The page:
Democratic lawmakers on Wednesday joined with labor leaders and climate action advocates outside the U.S. Postal Service headquarters, where they demanded that the Louis DeJoy-led agency rethink its plan to buy new gas-powered delivery trucks and instead commit to a union-made, electric fleet.
"Postmaster DeJoy's contract for thousands of gas-guzzling vehicles cannot go forward."
"A zero-emission fleet would save money and combat the climate crisis," said the BlueGreen Alliance, one of the groups behind the "Build it union, deliver it emission-free" rally in Washington, D.C.
At issue is the USPS contract with Oshkosh Defense to replace its existing vehicles.
The initial order of the 10-year plan for the next generation delivery vehicles (NGDVs) is for 50,000 vehicles, about 10,000 of which will be electric. The whole contract only calls for a minimum of 10% of the vehicles to be electric over the decade period.
Beyond climate and public health concerns—which sparked demands for an inspector general probe into the contract—the revelation that Oshkosh plans to build the trucks not in Wisconsin, where it is based, but in anti-union South Carolina has drawn criticism as well.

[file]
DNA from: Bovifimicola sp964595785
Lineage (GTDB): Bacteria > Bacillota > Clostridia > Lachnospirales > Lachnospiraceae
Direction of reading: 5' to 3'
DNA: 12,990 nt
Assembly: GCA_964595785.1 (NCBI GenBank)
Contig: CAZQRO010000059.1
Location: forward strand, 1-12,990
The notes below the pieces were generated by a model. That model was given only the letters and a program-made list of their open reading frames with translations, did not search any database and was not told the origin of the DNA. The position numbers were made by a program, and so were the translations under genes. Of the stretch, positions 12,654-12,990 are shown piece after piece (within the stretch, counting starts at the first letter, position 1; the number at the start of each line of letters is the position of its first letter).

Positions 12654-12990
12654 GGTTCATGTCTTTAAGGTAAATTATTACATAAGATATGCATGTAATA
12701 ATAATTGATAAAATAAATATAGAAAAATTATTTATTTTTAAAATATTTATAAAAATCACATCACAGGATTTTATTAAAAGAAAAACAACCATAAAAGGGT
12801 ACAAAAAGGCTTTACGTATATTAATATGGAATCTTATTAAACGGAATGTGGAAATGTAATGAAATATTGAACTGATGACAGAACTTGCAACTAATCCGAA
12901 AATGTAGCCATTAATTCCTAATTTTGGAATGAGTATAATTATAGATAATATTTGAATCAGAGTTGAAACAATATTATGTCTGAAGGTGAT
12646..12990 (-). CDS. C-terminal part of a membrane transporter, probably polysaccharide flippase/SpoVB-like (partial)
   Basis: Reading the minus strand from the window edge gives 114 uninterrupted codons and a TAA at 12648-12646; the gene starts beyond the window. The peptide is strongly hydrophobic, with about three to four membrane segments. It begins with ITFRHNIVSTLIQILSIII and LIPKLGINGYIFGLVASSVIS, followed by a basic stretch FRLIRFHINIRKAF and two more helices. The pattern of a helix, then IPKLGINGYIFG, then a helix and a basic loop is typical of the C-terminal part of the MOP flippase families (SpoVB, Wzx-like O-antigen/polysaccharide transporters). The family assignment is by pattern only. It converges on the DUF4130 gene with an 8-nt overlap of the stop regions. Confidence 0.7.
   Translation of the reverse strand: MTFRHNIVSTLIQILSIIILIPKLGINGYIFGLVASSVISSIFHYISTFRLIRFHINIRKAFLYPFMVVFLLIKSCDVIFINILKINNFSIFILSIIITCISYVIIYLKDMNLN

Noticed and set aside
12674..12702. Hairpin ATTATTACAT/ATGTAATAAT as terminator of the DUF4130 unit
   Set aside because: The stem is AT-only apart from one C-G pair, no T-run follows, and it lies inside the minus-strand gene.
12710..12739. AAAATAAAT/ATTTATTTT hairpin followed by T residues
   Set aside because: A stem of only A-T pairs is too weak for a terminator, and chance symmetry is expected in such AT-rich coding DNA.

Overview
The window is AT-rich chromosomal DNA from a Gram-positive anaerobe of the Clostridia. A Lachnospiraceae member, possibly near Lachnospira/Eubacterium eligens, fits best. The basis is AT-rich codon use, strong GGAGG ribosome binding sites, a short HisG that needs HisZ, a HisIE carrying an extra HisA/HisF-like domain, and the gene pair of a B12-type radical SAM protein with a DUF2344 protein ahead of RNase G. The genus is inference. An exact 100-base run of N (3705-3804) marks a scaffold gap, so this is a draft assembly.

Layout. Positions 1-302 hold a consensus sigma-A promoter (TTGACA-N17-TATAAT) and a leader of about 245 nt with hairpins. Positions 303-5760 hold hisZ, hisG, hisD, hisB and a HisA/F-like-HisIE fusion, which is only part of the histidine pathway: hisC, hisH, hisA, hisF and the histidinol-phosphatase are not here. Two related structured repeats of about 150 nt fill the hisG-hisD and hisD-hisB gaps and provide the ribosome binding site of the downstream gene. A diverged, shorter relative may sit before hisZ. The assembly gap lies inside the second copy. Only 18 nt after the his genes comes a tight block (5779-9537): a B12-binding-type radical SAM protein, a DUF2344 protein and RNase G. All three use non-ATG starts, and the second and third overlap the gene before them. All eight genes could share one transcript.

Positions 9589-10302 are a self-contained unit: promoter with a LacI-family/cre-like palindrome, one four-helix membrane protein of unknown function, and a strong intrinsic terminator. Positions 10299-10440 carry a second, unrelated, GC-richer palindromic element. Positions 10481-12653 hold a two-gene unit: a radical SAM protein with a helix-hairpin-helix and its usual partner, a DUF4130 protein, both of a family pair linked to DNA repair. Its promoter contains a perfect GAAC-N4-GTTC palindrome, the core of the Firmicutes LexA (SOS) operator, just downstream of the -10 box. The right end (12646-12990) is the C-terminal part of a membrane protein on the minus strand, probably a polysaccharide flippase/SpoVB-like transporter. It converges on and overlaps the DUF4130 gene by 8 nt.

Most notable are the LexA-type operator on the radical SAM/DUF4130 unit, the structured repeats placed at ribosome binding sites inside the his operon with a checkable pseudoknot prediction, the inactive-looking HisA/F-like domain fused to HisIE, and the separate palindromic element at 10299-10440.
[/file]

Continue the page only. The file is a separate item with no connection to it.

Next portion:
Event organizers called the plan to build the trucks "in a newly purchased warehouse in South Carolina... a blatant move by Oshkosh to evade a decades-old contract with UAW workers in Wisconsin who are ready and eager to build the delivery vehicles of the future."
Speakers at the rally—where over 150,000 petitions to the USPS Board of Governors were symbolically delivered—included Sen. Ed Markey (D-Mass.), Rep. Gerry Connolly (D-Va.), Sierra Club president Ramón Cruz, and UAW vice president Cindy Estrada.
"Outside USPS headquarters this morning to keep up the fight for a new fleet of delivery vehicles that's at least 75% electric," tweeted Connolly, who has proposed a bill to require that. "Postmaster DeJoy's contract for thousands of gas-guzzling vehicles cannot go forward."
The rally came a day after a U.S. House Committee on Oversight and Reform hearing focused on the environmental and cost benefits of the postal fleet switching to electric.
House Oversight Committee Chair Rep. Carolyn Maloney (D-N.Y.), who also spoke at Wednesday's rally, pointed in her opening remarks to the hearing to the Intergovernmental Panel on Climate Change report out this week underscoring the need to transition away from fossil fuels.
"This Congress must help the world avert a climate disaster by moving from gas guzzlers to electric vehicles now," she said.
This content originally appeared on Common Dreams - Breaking News & Views for the Progressive Community and was authored by Andrea Germanos.